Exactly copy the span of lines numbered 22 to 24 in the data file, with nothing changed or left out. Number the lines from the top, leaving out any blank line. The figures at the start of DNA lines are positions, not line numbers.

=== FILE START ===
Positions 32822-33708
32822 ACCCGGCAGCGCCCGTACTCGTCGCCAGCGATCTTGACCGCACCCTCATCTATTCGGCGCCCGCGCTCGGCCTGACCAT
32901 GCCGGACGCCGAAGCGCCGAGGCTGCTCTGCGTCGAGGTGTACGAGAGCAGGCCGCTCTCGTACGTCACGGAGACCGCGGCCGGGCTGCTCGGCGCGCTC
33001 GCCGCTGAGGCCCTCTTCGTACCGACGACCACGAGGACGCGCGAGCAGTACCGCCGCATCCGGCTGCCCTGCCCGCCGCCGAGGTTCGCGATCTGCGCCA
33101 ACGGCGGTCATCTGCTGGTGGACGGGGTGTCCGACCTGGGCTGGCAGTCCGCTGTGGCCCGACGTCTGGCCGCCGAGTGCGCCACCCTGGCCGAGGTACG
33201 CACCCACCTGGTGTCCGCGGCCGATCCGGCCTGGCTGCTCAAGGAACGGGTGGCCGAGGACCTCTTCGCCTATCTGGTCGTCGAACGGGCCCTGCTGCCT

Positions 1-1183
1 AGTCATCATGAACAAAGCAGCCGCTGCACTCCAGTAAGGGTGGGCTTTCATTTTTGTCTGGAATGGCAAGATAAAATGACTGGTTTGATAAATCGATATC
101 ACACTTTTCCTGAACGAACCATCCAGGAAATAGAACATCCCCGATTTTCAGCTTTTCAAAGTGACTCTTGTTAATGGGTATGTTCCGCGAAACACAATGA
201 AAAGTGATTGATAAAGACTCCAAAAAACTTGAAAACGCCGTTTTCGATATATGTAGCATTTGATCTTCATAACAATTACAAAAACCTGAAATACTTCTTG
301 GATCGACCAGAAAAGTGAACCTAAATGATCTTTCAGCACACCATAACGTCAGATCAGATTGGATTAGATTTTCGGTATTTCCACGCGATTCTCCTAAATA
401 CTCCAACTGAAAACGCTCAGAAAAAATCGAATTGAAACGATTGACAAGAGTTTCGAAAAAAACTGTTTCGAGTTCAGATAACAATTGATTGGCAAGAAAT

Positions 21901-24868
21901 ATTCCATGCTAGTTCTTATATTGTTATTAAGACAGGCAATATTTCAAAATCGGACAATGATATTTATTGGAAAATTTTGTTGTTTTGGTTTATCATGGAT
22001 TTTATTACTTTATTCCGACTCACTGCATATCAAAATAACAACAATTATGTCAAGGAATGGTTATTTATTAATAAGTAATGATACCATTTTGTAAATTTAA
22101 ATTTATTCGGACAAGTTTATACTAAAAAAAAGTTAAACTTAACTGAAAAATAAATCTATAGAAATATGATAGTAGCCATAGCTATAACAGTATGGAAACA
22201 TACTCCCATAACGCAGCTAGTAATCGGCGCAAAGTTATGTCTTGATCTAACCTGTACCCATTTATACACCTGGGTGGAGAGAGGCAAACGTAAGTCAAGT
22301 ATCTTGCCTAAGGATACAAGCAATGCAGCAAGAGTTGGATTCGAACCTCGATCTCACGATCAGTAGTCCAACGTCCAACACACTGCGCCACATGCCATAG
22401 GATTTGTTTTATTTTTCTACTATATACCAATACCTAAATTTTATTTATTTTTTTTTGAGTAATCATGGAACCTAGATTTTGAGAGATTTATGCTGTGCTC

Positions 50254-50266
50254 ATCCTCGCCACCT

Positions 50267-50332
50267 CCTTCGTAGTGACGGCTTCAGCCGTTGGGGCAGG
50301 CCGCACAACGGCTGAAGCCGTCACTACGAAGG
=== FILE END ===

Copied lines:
Positions 50267-50332
50267 CCTTCGTAGTGACGGCTTCAGCCGTTGGGGCAGG
50301 CCGCACAACGGCTGAAGCCGTCACTACGAAGG